Have you ever heard of this saying, “The battle not fought, is the battle won?” This week’s Tuesday Tip is related to this saying. Redirecting a young child can help you avoid negative encounters and build a healthy parent-child relationship and set you up to avoid the battle.
Getting into an argument or power struggle with a child leaves everyone feeling like they’ve lost the battle. Following a power struggle or argument with a three, four or five year old child often leaves us feeling confused. We usually find ourselves wondering if the words or actions we chose were right. Did our encounter hurt the child more deeply than we can determine? Did our encounter damage our relationship? Was my discipline effective enough to change my child’s behavior? These are common questions parents may face when disciplining with corporal punishment. Let’s take some time to consider an alternative...redirection.
Redirecting simply means, directing the child’s attention to something else. Redirecting can take a negative situation and change it into something positive. Redirecting is a proactive parenting strategy used to address unwanted behaviors before it escalates or continues.
Redirecting is a strategy you need to be prepared to use. Preparation is key to using this discipline strategy.
What are examples of preparations?
- Think and plan ahead. If you think your child will misbehave during the upcoming event, have a bag of snacks or small items for him/her to play with in order to avoid boredom. Boredom is often the trigger for misbehavior.
- Teach your child cues or signals. Proactive cues are most effective. Giving your child a “thumbs up” or “okay” signal when they are behaving in the manner you desire, is a great place to start. Reactive cues may also be needed. Holding your hand up to communicate “stop” can be effective. Hand signals must be taught to the child and understood. It is highly recommended that they are practiced in a pretend environment before being used.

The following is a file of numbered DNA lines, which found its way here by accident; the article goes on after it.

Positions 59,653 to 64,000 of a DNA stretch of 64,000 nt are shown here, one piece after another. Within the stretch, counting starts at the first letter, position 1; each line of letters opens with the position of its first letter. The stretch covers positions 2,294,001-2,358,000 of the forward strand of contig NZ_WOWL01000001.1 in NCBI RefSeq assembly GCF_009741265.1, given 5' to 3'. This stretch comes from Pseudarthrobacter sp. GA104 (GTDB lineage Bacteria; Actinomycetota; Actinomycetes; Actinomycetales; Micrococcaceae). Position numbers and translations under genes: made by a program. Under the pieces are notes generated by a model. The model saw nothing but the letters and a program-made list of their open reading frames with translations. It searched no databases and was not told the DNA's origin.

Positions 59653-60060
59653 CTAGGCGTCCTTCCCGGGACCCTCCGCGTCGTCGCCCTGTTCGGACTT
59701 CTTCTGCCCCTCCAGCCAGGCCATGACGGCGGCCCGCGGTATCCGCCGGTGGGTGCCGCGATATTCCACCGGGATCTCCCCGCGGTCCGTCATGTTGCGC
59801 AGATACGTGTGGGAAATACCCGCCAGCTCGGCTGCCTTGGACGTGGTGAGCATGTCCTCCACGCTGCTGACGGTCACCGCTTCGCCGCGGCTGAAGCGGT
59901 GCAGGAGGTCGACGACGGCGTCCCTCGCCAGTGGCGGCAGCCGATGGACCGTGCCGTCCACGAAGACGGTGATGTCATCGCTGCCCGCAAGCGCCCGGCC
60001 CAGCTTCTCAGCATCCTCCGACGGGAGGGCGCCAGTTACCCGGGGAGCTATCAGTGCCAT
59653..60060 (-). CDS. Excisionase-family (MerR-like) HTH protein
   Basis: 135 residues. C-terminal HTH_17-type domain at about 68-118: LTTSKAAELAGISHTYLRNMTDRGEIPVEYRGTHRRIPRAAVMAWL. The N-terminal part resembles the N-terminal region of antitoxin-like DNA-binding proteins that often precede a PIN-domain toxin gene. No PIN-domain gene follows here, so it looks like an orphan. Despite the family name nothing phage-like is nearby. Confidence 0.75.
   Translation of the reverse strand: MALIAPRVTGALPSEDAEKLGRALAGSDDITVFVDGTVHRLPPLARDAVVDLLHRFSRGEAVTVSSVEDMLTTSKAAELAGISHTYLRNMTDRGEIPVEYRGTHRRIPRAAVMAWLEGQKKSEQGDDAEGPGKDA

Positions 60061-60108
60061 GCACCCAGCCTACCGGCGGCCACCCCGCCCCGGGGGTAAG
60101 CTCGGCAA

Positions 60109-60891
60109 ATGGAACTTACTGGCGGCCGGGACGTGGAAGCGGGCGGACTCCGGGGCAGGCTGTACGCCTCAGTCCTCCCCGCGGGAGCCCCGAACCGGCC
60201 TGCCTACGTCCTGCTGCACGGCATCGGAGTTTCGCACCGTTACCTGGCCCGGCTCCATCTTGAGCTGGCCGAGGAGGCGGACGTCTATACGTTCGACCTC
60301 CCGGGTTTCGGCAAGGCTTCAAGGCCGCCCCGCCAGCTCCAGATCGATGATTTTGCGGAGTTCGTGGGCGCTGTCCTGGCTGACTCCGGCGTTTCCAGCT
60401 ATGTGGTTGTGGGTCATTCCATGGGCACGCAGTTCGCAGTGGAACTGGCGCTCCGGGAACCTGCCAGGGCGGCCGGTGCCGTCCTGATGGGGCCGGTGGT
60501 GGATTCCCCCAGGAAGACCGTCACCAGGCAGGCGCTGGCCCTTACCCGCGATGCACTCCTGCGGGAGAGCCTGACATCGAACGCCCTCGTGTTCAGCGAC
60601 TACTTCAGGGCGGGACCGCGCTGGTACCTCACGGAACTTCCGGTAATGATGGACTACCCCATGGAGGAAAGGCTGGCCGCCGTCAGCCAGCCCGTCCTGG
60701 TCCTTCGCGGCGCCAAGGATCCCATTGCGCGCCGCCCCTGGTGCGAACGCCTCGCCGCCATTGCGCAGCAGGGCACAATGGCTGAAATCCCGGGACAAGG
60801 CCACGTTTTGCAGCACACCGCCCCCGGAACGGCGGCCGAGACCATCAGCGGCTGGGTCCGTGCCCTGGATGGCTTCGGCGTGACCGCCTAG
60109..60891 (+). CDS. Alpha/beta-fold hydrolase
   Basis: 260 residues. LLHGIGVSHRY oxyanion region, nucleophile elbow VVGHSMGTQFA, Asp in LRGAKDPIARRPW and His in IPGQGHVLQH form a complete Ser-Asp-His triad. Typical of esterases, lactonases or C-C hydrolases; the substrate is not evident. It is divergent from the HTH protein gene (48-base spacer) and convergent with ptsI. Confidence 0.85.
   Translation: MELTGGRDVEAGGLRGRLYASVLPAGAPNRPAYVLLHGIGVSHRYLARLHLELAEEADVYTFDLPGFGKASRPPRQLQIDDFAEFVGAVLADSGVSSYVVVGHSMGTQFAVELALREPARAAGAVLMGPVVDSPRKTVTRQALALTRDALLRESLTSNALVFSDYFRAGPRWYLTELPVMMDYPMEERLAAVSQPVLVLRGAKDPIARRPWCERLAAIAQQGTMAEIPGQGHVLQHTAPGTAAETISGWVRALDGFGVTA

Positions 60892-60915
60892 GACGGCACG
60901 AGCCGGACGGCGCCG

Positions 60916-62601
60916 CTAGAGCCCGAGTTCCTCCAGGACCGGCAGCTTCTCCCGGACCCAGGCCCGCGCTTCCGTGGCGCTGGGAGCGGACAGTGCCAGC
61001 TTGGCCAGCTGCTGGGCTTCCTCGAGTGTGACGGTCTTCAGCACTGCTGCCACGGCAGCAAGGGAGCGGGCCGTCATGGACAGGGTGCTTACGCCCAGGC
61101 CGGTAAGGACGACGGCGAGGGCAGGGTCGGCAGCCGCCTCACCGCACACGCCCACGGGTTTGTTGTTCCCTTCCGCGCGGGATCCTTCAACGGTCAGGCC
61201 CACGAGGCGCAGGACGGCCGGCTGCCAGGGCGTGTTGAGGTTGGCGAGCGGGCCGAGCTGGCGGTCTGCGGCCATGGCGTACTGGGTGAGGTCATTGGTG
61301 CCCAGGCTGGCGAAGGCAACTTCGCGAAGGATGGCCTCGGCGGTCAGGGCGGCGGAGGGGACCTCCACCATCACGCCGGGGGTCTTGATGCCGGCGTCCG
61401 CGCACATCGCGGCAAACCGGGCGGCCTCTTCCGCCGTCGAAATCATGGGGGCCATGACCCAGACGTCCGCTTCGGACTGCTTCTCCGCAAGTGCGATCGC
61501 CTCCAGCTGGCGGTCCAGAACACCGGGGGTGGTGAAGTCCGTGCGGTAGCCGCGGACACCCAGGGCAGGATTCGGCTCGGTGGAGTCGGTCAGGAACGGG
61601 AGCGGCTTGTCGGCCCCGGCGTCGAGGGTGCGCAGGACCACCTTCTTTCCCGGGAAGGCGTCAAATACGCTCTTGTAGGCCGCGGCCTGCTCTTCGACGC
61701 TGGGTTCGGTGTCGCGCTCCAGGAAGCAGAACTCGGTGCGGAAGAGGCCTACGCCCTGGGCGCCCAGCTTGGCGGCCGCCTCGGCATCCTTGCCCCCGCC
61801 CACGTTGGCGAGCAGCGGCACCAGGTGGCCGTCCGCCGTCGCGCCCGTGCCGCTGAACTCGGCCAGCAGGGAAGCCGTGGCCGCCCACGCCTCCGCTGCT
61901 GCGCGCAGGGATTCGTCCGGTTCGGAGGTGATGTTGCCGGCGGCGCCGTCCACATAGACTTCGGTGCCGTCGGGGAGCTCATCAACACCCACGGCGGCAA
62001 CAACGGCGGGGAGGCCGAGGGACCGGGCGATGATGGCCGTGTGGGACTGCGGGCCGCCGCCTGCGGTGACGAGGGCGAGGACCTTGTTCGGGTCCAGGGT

There are four common methods used when redirecting a young child: verbally, physically, with a cue, or with proximal attention. Here are some specific examples:
Example: Throwing a fit to not eat dinner.
Interrupt the behavior by posing a choice. Say, “You have 2 choices. “1” continue throwing a fit and you will lose your video games tonight. Or “2” finish your dinner and we can go out to play together afterwards.”
Example: Refusing to wake up in the morning.
Say, “Remember we have our sticker chart for all the mornings you wake up on time. Hop out of bed so we can put a new sticker on your chart. You can do it! You’re almost to 10! Then we go to the park!”
Example: Talking to a friend, your child is climbing on a bike which isn’t yours.
Step closer to your child. Place yourself in between the child and the bike, blocking his access. Hold your child’s hand. This is a good time to have a snack or small book ready to provide as a distraction.
Example: You are talking to your spouse in the kitchen. Child is jumping on the couch.
Proximal attention redirecting:
Simply walking to the couch and shaking your head signalling “no” can stop the unwanted behavior. Moving closer can be just the thing to change a behavior.
All behavior can be corrected or improved when discipline is provided in a caring and learning manner. Redirecting teaches children what we need from them, often before the behavior escalates. Corporal punishment as a means to change behavior leads to increased acts of violence from the child to others. It increases the risks of mental illness, anxiety and depression. On the other hand, redirecting children before or at the onset of unwanted behavior teaches children about the behavior we want from them. It opens up communication and can build positive relationships with our children.
For more information about this parenting strategy, simply use these words in your world wide web search:
- Ways to redirect a young child
- Discipline by redirecting
We all want the best for our children. At Concordia International School Shanghai, we value our parent relationships. We hope that our Tuesday Tips provide you with an opportunity to think about ways to increase love, patience and thoughtful parenting strategies during your early childhood years.